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Ideology and Elites' Perceptions of the Safety of New Technologies

Eric Plutzer, Ardith Maney and Robert E. O'Connor
American Journal of Political Science
Vol. 42, No. 1 (Jan., 1998), pp. 190-209
DOI: 10.2307/2991752
Stable URL: http://www.jstor.org/stable/2991752
Page Count: 20
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Since scans are not currently available to screen readers, please contact JSTOR User Support for access. We'll provide a PDF copy for your screen reader.
Ideology and Elites' Perceptions of the Safety of New Technologies
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Abstract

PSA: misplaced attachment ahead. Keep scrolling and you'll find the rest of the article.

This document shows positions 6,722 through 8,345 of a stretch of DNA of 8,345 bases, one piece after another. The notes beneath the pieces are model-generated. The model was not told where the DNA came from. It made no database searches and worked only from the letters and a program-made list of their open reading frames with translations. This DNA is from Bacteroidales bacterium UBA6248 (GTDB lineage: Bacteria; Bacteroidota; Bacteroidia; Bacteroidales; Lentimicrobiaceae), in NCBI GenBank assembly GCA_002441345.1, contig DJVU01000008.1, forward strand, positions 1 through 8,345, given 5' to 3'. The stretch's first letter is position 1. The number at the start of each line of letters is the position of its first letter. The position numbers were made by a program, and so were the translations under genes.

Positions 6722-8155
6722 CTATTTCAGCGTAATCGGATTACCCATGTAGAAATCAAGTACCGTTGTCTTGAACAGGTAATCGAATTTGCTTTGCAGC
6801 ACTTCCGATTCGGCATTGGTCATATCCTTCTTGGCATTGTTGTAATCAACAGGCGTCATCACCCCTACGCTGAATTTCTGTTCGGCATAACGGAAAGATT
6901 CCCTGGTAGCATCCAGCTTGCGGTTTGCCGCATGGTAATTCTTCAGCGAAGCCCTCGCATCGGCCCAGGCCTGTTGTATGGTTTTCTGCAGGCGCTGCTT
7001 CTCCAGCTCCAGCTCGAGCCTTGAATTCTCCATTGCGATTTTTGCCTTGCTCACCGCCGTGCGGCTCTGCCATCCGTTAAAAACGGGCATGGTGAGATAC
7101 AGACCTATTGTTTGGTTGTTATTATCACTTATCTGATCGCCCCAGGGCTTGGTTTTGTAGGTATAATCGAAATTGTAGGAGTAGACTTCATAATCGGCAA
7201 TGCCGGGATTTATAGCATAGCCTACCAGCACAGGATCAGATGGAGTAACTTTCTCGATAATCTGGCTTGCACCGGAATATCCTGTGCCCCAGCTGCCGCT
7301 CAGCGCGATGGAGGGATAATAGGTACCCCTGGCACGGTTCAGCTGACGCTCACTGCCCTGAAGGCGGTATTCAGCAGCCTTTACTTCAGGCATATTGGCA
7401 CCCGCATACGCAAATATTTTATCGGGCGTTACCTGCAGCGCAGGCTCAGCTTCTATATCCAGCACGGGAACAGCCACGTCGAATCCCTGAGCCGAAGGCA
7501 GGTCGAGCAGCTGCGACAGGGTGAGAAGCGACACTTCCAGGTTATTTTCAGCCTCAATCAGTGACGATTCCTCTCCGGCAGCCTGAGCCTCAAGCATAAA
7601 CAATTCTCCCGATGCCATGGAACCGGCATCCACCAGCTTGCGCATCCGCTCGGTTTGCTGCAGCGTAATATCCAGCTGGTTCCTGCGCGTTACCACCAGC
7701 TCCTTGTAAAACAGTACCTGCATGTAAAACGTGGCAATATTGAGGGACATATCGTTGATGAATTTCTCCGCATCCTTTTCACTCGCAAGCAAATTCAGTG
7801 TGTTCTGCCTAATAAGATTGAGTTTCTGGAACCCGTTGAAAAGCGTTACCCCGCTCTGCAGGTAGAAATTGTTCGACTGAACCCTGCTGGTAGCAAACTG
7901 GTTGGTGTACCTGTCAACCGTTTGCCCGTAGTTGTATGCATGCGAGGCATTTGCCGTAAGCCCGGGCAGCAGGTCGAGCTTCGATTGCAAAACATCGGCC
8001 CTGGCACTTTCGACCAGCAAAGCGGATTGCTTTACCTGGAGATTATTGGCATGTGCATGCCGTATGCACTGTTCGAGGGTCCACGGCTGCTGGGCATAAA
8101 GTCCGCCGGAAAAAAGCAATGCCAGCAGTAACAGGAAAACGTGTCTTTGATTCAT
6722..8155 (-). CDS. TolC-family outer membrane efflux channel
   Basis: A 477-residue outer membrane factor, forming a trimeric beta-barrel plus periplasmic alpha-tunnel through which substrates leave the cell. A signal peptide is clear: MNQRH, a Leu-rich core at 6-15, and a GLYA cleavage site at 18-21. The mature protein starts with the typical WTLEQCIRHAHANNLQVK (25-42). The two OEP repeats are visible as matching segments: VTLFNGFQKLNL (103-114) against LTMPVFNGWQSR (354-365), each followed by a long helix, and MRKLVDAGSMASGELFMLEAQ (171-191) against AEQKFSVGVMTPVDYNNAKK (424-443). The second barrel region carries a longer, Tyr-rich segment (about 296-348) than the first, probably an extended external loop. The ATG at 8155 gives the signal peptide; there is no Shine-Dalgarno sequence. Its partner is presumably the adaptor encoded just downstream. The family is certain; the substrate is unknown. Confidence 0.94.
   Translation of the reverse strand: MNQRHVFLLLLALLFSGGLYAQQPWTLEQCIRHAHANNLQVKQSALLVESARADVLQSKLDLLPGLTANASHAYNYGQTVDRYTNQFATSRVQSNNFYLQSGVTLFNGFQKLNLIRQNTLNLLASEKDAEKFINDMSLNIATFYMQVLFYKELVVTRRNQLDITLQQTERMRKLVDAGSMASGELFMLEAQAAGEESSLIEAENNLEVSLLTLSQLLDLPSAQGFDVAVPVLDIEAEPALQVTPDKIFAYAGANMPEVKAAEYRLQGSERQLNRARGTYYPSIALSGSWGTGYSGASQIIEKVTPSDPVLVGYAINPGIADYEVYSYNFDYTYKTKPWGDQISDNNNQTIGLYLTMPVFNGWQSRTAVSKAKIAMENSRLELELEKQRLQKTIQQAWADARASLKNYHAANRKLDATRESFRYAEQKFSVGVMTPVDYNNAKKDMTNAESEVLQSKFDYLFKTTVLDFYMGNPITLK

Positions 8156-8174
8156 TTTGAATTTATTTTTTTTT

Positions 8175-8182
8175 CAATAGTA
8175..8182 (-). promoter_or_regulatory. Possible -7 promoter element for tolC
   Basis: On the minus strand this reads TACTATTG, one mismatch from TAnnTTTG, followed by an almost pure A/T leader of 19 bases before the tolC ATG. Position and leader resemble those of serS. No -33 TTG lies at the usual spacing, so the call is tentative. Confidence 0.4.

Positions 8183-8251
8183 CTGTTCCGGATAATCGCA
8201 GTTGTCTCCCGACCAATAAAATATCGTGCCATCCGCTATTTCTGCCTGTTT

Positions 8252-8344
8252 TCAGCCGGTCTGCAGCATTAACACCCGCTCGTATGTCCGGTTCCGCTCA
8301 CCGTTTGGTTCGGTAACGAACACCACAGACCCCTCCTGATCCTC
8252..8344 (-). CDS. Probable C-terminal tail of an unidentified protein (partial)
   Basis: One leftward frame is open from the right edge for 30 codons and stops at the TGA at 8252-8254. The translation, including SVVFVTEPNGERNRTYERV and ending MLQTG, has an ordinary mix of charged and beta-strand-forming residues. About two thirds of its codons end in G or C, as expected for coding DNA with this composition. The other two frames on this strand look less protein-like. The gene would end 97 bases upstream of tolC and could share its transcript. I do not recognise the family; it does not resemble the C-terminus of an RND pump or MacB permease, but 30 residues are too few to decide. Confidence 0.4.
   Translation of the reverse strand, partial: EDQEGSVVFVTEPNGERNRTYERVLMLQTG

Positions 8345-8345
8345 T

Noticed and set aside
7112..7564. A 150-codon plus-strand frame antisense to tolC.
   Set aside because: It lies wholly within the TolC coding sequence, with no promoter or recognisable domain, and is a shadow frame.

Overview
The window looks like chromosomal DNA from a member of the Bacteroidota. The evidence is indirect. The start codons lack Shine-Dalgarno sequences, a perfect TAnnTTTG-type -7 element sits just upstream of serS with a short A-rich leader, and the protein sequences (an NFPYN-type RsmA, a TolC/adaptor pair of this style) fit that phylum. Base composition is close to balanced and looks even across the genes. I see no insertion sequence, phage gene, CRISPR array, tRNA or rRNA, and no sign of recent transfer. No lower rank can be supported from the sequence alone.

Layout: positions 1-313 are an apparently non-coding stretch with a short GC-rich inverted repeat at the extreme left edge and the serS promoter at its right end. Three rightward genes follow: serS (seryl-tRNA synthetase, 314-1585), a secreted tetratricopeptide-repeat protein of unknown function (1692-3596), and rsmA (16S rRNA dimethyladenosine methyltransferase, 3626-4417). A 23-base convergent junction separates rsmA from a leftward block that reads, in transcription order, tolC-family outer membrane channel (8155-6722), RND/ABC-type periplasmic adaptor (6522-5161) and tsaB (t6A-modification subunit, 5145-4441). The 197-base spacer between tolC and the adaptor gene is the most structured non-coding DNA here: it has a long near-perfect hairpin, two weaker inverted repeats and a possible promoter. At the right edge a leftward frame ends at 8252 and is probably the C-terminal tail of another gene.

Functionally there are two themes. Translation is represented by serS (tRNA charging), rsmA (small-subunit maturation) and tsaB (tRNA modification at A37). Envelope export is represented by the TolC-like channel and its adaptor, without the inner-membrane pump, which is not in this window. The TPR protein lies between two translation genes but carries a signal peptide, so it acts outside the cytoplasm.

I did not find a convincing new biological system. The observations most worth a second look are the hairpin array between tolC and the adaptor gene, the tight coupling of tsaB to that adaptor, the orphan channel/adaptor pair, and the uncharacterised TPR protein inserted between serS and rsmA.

Theory: The policy learning and advocacy coalition framework emphasizes the importance of journalists and scientists, as well as policymakers, in models of the policy process. At the same time, research from several traditions suggests that elite opinion concerning the safety of nuclear energy, genetic engineering, and other new technologies derives primarily from political ideology. We examine the attitudes of three elite groups that influence policy governing new technologies. Hypotheses: Rothman and Lichter's provocative liberal bias theory suggests that environmental and technological issues are not, as they appear, technical policy issues, but proxies for older conflicts between left egalitarians and the corporate "establishment." They expect journalists to be most skeptical of technological safety claims because they are especially liberal and, in contrast, scientists to be free of ideological bias. Alternatively, differences among elite groups could be due to more proximate beliefs, socialization or self-selection. Methods: A telephone survey of random samples of scientists, journalists, and federal government policymakers provides data on attitudes towards new technologies, political ideology, and other characteristics. Ordinary least squares is used to estimate models. Results: Members of all three elite groups are subject to ideological bias in their assessments of technological safety. Yet, the small effect of profession remains after controlling for a variety of variables.

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